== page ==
It seems that Scott Brown’s election has had a liberating effect on Democratic senators. Perhaps it was Brown’s stirring call to spend money on defense and not on lawyers for terrorists. Or maybe it’s the growing awareness that Obama is not politically invincible, perhaps not even viable. It might be that they’re listening to the voters a little more carefully and are somewhat more attuned to polls that show little patience for Obama’s policy of approaching terrorism as ordinary crime-fighting.
What Democratic lawmakers were willing to mutely accept or spin on behalf of their president, they now are beginning to criticize. The Wall Street Journal editors observe:
In a letter to President Obama this week, Democrats Blanche Lincoln and Jim Webb, Republicans Lindsey Graham, John McCain and Susan Collins, and Independent Democrat Joe Lieberman wrote that “The attacks of 9/11 were acts of war, and those who planned and carried out those attacks are war criminals.”
The six Senators “strongly” urged the White House to reconsider its decision to prosecute Khalid Sheikh Mohammed and other terrorists in New York federal district court, which they argued is “without precedent in our nation’s history.”
And then there was the decision — made without reflection or input from intelligence officials — to treat the Christmas Day bomber as a common criminal defendant. This was initially the subject of criticism only from the Right. No more:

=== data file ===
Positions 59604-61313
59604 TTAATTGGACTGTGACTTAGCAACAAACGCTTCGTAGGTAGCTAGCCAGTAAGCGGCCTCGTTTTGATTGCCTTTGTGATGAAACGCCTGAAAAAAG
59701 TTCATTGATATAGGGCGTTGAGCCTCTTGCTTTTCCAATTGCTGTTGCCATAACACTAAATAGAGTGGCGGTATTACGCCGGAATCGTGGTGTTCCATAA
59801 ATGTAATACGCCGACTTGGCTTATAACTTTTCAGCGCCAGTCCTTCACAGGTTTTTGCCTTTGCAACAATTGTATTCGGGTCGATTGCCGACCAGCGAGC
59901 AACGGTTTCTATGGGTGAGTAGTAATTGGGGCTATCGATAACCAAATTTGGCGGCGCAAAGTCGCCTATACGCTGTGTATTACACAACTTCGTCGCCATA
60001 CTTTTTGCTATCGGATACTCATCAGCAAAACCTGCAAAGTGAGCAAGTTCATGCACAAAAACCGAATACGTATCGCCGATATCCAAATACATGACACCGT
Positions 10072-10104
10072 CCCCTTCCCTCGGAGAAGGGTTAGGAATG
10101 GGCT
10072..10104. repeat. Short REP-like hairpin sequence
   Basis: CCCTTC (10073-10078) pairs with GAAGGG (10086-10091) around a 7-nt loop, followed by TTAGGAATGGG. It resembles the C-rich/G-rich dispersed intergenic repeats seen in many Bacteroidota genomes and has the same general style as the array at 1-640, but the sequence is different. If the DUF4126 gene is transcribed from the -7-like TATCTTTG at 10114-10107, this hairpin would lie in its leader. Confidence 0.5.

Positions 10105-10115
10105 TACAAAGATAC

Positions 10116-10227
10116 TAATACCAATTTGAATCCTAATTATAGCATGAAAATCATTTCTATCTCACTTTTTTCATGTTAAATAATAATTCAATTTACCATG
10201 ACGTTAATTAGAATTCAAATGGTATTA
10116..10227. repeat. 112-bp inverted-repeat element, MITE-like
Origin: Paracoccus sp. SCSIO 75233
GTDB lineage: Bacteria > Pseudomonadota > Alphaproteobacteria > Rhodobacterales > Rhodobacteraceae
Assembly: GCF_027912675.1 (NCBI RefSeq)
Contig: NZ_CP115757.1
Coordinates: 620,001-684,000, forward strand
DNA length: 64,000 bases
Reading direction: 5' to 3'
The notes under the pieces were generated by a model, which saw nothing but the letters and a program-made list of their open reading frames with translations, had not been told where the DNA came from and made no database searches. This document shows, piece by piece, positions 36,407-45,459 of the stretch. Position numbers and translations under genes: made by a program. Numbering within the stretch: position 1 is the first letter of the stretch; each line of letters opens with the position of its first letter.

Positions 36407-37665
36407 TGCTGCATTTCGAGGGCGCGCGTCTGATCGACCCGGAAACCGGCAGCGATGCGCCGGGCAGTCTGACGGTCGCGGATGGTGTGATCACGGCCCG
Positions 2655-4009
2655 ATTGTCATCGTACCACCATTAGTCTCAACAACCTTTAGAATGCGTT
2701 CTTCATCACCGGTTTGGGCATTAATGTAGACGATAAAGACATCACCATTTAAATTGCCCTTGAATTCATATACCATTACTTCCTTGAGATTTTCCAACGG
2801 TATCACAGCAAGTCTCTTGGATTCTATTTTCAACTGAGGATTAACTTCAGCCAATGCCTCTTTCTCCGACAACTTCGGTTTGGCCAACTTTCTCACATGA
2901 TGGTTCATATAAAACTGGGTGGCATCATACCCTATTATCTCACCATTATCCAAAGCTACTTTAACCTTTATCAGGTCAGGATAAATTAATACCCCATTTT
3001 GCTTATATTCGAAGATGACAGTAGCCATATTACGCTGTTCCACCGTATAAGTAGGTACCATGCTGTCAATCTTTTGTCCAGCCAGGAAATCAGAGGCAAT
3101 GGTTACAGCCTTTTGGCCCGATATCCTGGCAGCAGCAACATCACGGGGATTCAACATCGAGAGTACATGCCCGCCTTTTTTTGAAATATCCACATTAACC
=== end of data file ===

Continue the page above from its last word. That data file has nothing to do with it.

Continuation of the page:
Earlier this week Mr. Lieberman and Mrs. Collins also wrote that the decision to treat Abdulmutallab as a common criminal “almost certainly prevented the military and the intelligence community from obtaining information that would have been critical to learning more about how our enemy operates and to preventing future attacks.”
There’s much to be done by Congress. As the editors note: “the Members can pass a law that strips the federal courts of jurisdiction over such unlawful enemy combatants as Abdulmutallab and KSM.” It gets a bit dicey, of course, because a federal court already has jurisdiction over Abdulmutallab. A smart lawyer experienced in these cases tells me: “What they have done by indicting him, however, is injected a huge wild card into the process — a federal judge. The judge could very easily get in the way. We’ve shifted people from enemy combatant status to criminal status before, but don’t recall doing it the other way.”
That’s not to say the obstacles can’t be overcome and the effort should not be made. They should. It’s important to have the public debate and see whether we have a broad-based consensus in this country that Obama’s knee-jerk rejection to Bush-era anti-terrorism policies was foolhardy, that a military tribunal is an appropriate forum for handling al-Qaeda-supported or -trained terrorists (without regard to where they are apprehended), and that high-value detainees should be interrogated minus the Miranda warnings by trained intelligence personnel with all the available data to elicit the maximum amount of intelligence information. There is nothing contrary to our “values” or our legal precedents in any of this. It’s the Obami and their Justice Department lefty lawyers who are out of step with both. In the wake of the Massachusetts epic upset, Democratic lawmakers are starting to come to their senses. That’s a very good thing for the country and might spare a few of them Martha Coakely’s fate.